When Maupassant was a child, his mother, Lola, often took him out into nature, guiding him to notice every detail of it and to describe it vividly in the most concise and precise language, which helped him to improve his observation and language skills. This is why Lola has been described as Maupassant's 'first teacher' on the road to literature.

  Nature is profound and mysterious, unpredictable. It contains a wealth of instructions waiting to be explored and accessed. Nature is like a vast, veiled palace of knowledge. It contains knowledge of astronomy, zoology, botany, mineralogy, physics, chemistry and other sciences, and has direct links with history, geography, literature, aesthetics, music and so on, so that nature can be described as an encyclopaedia. Nature is also the world's best teacher, inspiring thoughtful questions with novel phenomena, attracting people to seek knowledge and being an important factor in intellectual development. The constant pursuit of new knowledge inspired by nature leads to a deeper and deeper understanding of nature, an expanding knowledge base and an increasing intellectual development.

  Nature is always the best teacher. Go out into nature to experience and discover its beauty, it will give you a true 'eye for detail'.

  (16) Hands-on - experimental observation

  In the study of "heat conduction", there is an experiment.

  In a test tube filled with cool water, so that the mouth of the tube up, and use the flame of an alcohol lamp to heat the upper part of the test tube, the water in the upper part of the test tube boiled, but feel the bottom of the test tube with your hand, still feel very cold, which means that water is not easy to transfer heat material.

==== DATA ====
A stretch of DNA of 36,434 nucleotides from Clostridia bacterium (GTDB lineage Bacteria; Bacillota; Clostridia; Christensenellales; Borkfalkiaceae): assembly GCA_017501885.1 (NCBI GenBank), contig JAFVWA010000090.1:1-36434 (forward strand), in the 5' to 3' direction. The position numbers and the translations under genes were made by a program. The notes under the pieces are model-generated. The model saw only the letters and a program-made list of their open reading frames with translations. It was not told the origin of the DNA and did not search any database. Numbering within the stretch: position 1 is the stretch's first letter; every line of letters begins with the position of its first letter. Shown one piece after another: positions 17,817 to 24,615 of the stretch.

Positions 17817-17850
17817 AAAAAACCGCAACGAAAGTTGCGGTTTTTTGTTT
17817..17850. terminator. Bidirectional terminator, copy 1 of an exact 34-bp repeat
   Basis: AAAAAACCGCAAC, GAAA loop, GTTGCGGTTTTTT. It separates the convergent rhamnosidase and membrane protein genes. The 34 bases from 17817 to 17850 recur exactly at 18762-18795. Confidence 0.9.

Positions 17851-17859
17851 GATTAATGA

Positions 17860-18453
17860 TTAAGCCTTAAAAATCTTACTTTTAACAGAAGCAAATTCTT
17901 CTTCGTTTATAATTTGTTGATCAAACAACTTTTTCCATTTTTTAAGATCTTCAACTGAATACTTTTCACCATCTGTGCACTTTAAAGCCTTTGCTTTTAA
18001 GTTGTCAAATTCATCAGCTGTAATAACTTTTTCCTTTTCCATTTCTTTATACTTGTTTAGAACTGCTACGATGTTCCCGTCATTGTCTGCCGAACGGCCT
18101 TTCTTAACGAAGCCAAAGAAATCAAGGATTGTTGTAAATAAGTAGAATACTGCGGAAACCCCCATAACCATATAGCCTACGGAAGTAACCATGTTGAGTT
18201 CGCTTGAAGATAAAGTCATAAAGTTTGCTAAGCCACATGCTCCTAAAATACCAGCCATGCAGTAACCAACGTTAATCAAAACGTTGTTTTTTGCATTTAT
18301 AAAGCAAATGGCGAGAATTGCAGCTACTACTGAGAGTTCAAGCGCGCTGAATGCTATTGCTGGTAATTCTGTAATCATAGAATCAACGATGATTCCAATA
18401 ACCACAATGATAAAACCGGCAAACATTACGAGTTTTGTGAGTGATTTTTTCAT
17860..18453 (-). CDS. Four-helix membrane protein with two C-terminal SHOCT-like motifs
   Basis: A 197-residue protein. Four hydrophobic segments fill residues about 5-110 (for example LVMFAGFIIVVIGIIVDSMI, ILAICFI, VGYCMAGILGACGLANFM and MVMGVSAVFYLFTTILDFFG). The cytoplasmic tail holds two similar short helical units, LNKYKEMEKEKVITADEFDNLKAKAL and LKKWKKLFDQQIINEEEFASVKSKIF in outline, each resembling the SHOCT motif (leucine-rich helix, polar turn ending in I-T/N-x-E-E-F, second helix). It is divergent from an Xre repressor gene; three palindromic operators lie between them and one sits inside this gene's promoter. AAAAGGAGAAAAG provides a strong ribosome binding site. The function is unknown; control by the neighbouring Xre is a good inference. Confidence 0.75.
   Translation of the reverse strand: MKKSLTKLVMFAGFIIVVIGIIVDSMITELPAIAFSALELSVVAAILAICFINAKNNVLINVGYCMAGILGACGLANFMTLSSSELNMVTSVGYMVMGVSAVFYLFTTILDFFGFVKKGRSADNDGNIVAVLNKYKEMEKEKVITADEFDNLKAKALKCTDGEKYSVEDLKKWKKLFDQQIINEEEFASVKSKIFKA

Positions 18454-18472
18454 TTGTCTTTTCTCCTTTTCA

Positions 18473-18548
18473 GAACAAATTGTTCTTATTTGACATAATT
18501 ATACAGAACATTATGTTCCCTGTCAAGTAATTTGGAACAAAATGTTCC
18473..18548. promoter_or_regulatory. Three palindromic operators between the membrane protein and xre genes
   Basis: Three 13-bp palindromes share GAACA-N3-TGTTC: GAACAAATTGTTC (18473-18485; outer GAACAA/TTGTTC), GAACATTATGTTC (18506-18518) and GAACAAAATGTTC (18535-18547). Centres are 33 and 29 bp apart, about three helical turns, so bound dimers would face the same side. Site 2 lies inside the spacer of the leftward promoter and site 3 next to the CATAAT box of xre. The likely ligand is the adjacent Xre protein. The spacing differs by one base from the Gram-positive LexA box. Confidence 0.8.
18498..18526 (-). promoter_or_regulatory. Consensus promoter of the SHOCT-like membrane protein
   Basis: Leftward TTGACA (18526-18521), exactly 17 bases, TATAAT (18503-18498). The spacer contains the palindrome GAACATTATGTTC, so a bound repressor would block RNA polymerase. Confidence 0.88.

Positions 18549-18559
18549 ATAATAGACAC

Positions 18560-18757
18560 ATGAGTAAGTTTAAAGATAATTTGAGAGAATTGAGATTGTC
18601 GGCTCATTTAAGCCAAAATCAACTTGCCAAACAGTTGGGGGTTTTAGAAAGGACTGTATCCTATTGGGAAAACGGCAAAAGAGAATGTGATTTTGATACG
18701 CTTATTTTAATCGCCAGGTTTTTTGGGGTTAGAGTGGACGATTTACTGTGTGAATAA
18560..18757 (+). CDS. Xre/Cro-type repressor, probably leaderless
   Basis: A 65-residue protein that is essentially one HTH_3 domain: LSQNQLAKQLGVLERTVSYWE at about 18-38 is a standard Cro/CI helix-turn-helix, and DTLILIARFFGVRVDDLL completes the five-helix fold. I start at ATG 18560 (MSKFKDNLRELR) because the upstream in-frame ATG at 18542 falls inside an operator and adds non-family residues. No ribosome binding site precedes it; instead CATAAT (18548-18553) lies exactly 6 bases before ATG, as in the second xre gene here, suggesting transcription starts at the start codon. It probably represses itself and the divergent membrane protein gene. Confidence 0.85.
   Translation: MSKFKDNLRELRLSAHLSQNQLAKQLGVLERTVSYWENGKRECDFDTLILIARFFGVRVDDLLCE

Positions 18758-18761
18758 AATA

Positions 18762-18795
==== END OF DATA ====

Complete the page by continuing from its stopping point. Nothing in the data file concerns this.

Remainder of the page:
Then, the experiment was repeated, but this time the bottom of the tube was heated and the water in the tube was seen to boil very quickly. How did the water get hot?

  In order to understand the essence of this phenomenon, the experiment was repeated with a box-shaped test tube, which was clearly visible: when the bottom corner of the box-shaped test tube was heated, the purple-red aqueous potassium permanganate solution contained in the tube circulated in the box-shaped test tube; when the top corner of the box-shaped test tube was heated, the coloured aqueous potassium permanganate solution stood still.

  Since this property of water fluidity has been mastered, it is easy to understand that heat transfer in water, relies on the flow of water. In physics, this form of heat transfer is called 'convection'.

  Scientific analysis and understanding of certain principles, laws or phenomena through experiments and other means is an important means of developing observation skills.

  Experimentation is the process of identifying problems, asking questions and explaining and solving them, and requires a more thoughtful approach, requiring attention to the external manifestations that reflect the essential laws and a certain level of logical reasoning.

  It is important to be careful and analytical in your experiments, and it is best to keep a timely record of the phenomena you observe and how you feel about your observations, especially when a new subtle change of some kind flashes by, do not let it go easily, but write it down immediately and repeat the experiment and observation as often as possible, which may become a key element leading to a new discovery.